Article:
A Lady of Little Faith – The Brothers Karamazov

Dostoevsky on his bier, drawing by Ivan Kramskoi, 1881. Dostoevsky died less than four months after the publication of The Brothers Karamazov

In today’s Wednesday book quote we revisit Dostoevsky’s The Brothers Karamazov. In our previous encounter we delved into the subject of wickedness and how Dostoevsky makes his villains as strong, attractive and intelligent as he possibly can. The villain on that occasion was one of the most vile literary characters father Fyodor Pavlovich Karamazov.

Dostoevsky was a true intellectual because he took moral questions so seriously. Not only did he create these powerful characters but as we will see in today’s excerpt about ‘faith’, he made the arguments as magnificent as he possibly could. He empowers his characters with immense impartiality no matter their psychological state or philosophical bent. He would steel-man the opposing view until it’s the best it could be.  Today we look at a fascinating dialogue about ‘faith’ between the Elder Zosima of the local Russian Orthodox monastery (where Alyosha the younger brother serves) and a visiting lady landowner. Dostoevsky tells us ‘She was a sentimental society lady whose inclinations were in many respects genuinely good’.
This excerpt is quite long, but it’s very engaging. So get yourself a cuppa and tuck-in. I hope you find it worth your while.

Lady of little faith P1
Lady of little faith P2
Lady of little faith P3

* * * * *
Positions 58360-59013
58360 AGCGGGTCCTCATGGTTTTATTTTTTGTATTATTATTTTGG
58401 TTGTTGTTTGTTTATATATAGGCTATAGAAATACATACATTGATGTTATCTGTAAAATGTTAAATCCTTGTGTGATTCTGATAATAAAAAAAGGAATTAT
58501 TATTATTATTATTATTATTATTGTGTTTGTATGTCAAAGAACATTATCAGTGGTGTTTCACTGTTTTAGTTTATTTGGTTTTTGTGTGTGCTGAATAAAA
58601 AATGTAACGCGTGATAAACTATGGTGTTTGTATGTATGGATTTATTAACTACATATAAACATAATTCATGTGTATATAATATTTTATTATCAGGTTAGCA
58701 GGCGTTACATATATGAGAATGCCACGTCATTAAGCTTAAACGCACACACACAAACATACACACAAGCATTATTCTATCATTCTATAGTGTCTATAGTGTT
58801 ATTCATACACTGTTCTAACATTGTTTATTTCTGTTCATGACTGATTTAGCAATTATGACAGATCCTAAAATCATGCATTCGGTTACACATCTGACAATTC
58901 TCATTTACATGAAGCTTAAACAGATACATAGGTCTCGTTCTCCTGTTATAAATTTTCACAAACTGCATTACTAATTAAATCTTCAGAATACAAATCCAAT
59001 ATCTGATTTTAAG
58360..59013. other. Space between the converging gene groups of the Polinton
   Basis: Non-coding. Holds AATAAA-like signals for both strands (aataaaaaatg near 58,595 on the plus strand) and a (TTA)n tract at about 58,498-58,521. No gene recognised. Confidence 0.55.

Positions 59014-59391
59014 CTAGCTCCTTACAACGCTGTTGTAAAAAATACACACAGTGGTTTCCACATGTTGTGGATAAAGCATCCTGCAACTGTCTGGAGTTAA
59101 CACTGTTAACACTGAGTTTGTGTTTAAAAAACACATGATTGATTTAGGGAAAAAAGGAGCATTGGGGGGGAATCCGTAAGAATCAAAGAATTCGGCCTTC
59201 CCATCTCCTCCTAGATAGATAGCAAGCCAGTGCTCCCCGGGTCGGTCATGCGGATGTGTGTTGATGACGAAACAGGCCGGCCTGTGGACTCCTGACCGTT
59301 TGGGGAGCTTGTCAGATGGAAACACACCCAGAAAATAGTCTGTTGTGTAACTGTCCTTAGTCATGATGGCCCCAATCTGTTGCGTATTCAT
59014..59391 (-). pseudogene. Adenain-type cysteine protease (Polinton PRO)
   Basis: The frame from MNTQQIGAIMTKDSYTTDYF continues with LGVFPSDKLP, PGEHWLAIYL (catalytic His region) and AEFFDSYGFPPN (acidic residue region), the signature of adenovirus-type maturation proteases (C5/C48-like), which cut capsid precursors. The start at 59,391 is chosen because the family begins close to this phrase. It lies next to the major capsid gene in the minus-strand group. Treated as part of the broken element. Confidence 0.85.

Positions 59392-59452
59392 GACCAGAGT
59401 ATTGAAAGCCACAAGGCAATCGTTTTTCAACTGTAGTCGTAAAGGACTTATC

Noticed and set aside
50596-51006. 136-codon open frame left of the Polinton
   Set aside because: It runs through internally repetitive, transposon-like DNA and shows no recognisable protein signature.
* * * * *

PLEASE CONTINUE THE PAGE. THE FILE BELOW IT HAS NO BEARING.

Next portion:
Lady of little faith P4
Lady of little faith P5
Lady of little faith P6
Lady of little faith P7
Lady of little faith P8
Lady of little faith P9
Lady of little faith P10

“The more I live, the more I learn. The more I learn, the more I realize, the less I know.”- Michel Legrand

Tagged with: , ,
Posted in Reading
6 comments on “A Lady of Little Faith – The Brothers Karamazov
  1. badfinger20 says:

    That was an interesting read…I love the part about “The more I love humanity…”

    I seem to be a day behind you.

    • Yes, it’s illuminating. Dostoevsky for me at least gets me questioning things about myself that I never would have done on my own. I found myself having to reread sections due to their profundity. ‘Crime and Punishment’ still remains my favourite. That was like performing bypass surgery on my own soul lol Staggering experience.

Leave a Reply

Fill in your details below or click an icon to log in:

WordPress.com Logo

You are commenting using your WordPress.com account. Log Out /  Change )

Twitter picture

You are commenting using your Twitter account. Log Out /  Change )

Facebook photo

You are commenting using your Facebook account. Log Out /  Change )

Connecting to %s

%d bloggers like this: